6 July 2010

Free College for Everyone!

Filed under: Culture, Reflections — ktismatics @ 5:40 pm

Yesterday I came across this table showing that, between 1975 and 2007, the percentage of all US college faculty members who are tenured or tenure-track declined from 45% to 25%, while part-timers increased from 24% to 41%. This is a trend of which I’ve been made aware by several bloggers, including Shahar, who put up a post today citing these same statistics. What surprised me is that the total number of faculty jobs increased by 116% over that same 33-year interval. According to this Dept. of Education source, the number of college students increased by only 63% over that time period. What the heck? Have colleges been massively over-hiring for the last few decades?

Of course we have to take into consideration the fact that so many of these faculty jobs are part-time adjunct positions. How big is the “part” in part time? I have no ready access to the relevant data, but let’s assume that on average the adjuncts teach a half-time course load. Grad student teachers are included in the statistics too: assume that they teach quarter-time. So now, recalculating based on those adjustments, the total number of faculty FTEs increased 94% from 1975 to 2007. That’s still disproportionately high relative to student enrollment increases.

Here’s a thing: Looking at full-timers only — tenured, tenure-track, and non-tenure-track — the number of faculty jobs increased by 56% from 1975 to 2007. This is only slightly below the 63% growth rate for student enrollment. Suppose the colleges made up for the gap with adjuncts: they’d have had 356K of them on the payroll in 2007, each working an average of half-time. In fact the number of 2007 part-timers was 685K. By implication, the American college system could be operating at a teacher-to-student level proportionate to 1975 by eliminating 320K part-time faculty jobs.

Let’s assume that an adjunct earns an average of $15K per year teaching college courses. Multiply that figure by 320K redundancies and the American colleges would have saved $4.8 billion in 2007. There were about 14.8 million FTE college students that year, so the savings would have been $324 per student. Even if we tack on the usual university-imposed 100% markup for overhead that’s not much savings, considering that colleges charge around $15K per student per year.

Now about those full-time faculty jobs: According to Table 13 in this AAUP report, full-time college faculty earn an average annual salary of $80K; factor in the benefits and the total compensation package comes to $103K per year. That’s pretty good dough, placing it in the top quarter of US jobs earnings-wise. And according to Table A from the same source, the pay has gotten considerably better over the years: since 1980, full-time college faculty salaries have increased 38% faster than the American cost of living. Suppose, then, that instead of getting rid of 320K half-time faculty at $15K each, the colleges eliminated 160K full-time faculty at $100K each. Now the savings would be $16 billion. Again, double that figure for overhead markup, and it’s a price reduction of over $2,100 per student per year.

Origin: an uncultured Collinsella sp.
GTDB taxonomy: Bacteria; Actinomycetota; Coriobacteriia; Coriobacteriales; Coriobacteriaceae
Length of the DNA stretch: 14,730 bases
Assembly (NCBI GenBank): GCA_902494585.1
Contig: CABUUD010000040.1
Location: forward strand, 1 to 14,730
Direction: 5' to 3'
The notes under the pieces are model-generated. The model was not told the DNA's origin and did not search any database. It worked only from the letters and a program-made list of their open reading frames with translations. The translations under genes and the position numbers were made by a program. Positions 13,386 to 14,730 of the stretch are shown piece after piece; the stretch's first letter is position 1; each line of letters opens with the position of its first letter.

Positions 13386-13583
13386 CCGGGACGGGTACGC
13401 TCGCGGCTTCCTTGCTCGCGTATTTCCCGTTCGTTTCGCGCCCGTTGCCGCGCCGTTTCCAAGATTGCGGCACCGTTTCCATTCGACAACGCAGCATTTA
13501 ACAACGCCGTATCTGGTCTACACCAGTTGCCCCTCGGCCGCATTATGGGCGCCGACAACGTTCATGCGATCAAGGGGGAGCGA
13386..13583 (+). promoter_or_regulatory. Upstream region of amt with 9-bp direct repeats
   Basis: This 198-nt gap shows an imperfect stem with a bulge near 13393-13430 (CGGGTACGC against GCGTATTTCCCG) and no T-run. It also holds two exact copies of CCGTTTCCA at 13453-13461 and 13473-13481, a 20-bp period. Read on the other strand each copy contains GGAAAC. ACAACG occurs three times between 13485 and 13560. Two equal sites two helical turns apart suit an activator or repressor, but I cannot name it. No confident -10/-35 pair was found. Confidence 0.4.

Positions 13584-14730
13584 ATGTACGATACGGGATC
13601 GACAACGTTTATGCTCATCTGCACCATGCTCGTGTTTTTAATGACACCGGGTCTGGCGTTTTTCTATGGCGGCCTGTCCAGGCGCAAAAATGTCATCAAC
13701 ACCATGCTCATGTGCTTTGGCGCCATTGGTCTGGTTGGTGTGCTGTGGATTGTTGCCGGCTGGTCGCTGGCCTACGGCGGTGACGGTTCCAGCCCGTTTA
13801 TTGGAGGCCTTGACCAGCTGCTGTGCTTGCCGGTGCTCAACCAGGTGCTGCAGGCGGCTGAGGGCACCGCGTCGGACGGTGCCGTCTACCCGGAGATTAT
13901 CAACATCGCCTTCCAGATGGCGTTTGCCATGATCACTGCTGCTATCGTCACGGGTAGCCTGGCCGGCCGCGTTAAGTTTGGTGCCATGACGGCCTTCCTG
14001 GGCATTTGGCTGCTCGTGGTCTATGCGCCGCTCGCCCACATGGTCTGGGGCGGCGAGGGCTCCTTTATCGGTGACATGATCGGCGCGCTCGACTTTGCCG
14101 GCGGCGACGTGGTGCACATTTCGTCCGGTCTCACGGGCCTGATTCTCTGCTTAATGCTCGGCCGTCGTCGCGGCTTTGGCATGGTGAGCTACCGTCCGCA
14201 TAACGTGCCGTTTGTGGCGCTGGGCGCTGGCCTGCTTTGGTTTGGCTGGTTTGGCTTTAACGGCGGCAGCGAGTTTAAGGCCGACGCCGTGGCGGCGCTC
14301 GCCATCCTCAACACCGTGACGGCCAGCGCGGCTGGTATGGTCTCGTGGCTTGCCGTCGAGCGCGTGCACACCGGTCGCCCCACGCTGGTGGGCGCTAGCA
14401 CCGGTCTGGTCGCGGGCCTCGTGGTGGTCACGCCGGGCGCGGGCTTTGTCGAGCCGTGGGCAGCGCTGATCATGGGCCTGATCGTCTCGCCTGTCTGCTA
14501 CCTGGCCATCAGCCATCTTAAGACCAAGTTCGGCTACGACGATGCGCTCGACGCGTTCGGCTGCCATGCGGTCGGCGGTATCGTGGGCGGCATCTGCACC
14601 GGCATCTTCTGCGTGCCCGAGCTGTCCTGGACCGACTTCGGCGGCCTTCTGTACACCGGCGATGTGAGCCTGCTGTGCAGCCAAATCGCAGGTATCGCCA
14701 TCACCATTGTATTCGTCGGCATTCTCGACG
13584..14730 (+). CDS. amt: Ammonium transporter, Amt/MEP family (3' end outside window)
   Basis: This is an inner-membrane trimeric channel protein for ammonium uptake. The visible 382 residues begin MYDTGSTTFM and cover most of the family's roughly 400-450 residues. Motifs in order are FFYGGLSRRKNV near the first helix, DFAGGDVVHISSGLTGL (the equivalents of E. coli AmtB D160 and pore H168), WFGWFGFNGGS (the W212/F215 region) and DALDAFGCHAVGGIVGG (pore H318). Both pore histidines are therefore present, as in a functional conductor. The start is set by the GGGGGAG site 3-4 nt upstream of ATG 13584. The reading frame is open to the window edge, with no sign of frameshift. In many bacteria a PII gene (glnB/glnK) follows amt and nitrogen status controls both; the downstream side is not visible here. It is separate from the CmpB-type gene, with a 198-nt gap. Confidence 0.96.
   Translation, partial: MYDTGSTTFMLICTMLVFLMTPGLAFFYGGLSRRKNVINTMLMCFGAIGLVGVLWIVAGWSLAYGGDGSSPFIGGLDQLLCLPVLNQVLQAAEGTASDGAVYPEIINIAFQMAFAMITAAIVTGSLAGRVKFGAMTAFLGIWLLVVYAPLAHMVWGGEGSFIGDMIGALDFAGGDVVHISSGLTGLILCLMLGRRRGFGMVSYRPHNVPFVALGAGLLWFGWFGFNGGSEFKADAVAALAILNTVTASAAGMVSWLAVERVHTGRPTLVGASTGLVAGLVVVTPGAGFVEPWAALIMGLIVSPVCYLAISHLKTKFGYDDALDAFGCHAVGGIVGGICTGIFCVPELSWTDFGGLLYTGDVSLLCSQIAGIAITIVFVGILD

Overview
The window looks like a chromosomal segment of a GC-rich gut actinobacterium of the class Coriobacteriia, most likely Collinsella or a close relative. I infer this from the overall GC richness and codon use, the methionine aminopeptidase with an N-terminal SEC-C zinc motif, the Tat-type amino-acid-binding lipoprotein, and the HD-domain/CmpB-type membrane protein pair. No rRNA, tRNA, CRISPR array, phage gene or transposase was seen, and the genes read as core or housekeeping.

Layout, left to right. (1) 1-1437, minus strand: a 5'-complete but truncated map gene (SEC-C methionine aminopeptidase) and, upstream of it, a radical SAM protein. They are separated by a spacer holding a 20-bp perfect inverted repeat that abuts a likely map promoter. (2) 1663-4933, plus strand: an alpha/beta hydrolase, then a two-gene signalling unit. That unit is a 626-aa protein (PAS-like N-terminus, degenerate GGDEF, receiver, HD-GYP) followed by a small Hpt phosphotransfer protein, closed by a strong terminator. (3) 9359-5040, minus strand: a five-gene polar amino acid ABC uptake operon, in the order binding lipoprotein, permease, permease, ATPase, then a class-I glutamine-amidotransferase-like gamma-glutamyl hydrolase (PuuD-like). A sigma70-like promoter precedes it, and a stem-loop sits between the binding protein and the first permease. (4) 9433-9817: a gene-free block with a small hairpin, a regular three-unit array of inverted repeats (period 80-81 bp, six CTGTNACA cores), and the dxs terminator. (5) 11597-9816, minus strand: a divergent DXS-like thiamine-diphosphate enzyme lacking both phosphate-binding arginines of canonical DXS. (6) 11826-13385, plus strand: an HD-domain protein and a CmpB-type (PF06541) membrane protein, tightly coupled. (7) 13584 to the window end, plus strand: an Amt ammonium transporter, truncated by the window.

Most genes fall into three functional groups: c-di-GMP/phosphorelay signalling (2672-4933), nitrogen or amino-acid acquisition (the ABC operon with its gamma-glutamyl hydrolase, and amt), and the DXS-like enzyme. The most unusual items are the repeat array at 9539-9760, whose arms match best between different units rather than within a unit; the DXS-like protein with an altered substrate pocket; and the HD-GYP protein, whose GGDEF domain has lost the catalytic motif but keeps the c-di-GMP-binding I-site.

So why have faculty jobs increased so much faster than the increase in college student enrollment over the past 35 years? Smaller class sizes? It’s worth noting that empirical studies consistently show that increasing class size has no measurable effect on student learning. Maybe offering more variety in course offerings means attracting more students overall but fewer students per class. Smaller teaching loads for full-timers? More professors on grant money buying their way out of teaching? More professors moving up to administrative jobs? The academicians’ guild making room for the newly-minted PhDs coming out of the pipeline every year, even if it means part-time work for crappy pay and no benefits?

How about this:

(1)  Go back to 1975 staffing levels — this would increase class sizes by an average of 63%.
(2)  Make all faculty jobs full-time, tenure track positions.
(3)  Set the average faculty compensation package at $80K per year.

Under this scenario the savings would be around $4800 per student per year, without incurring measurably adverse effects on student learning. In the US the government pays about $7K per public university student per year, so tuition would drop to $2K per year. I suspect we could find at least another $2K’s worth of administrative fat to trim. It’s a tuition-free university education for everyone!


  1. …Here’s another interesting tidbit.

    – In 2007, there were 677K full-time and 685K part-time faculty working at US colleges and universities.